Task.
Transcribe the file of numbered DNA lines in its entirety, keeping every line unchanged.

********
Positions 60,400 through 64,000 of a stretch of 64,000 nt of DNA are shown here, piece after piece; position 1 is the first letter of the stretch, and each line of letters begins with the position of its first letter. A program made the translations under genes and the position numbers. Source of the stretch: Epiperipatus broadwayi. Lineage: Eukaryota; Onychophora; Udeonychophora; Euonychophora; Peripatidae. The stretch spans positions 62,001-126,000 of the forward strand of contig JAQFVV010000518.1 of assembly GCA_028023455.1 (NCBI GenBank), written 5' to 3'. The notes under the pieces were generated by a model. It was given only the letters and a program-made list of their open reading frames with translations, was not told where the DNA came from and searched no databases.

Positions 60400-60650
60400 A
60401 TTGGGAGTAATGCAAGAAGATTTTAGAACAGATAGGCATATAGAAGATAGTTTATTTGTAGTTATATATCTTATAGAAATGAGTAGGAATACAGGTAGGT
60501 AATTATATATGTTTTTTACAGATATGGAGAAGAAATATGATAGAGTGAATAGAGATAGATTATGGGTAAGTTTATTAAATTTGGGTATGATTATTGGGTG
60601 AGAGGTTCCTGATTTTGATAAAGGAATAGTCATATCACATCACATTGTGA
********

Positions 60,400 through 64,000 of a stretch of 64,000 nt of DNA are shown here, piece after piece; position 1 is the first letter of the stretch, and each line of letters begins with the position of its first letter. A program made the translations under genes and the position numbers. Source of the stretch: Epiperipatus broadwayi. Lineage: Eukaryota; Onychophora; Udeonychophora; Euonychophora; Peripatidae. The stretch spans positions 62,001-126,000 of the forward strand of contig JAQFVV010000518.1 of assembly GCA_028023455.1 (NCBI GenBank), written 5' to 3'. The notes under the pieces were generated by a model. It was given only the letters and a program-made list of their open reading frames with translations, was not told where the DNA came from and searched no databases.

Positions 60400-60650
60400 A
60401 TTGGGAGTAATGCAAGAAGATTTTAGAACAGATAGGCATATAGAAGATAGTTTATTTGTAGTTATATATCTTATAGAAATGAGTAGGAATACAGGTAGGT
60501 AATTATATATGTTTTTTACAGATATGGAGAAGAAATATGATAGAGTGAATAGAGATAGATTATGGGTAAGTTTATTAAATTTGGGTATGATTATTGGGTG
60601 AGAGGTTCCTGATTTTGATAAAGGAATAGTCATATCACATCACATTGTGA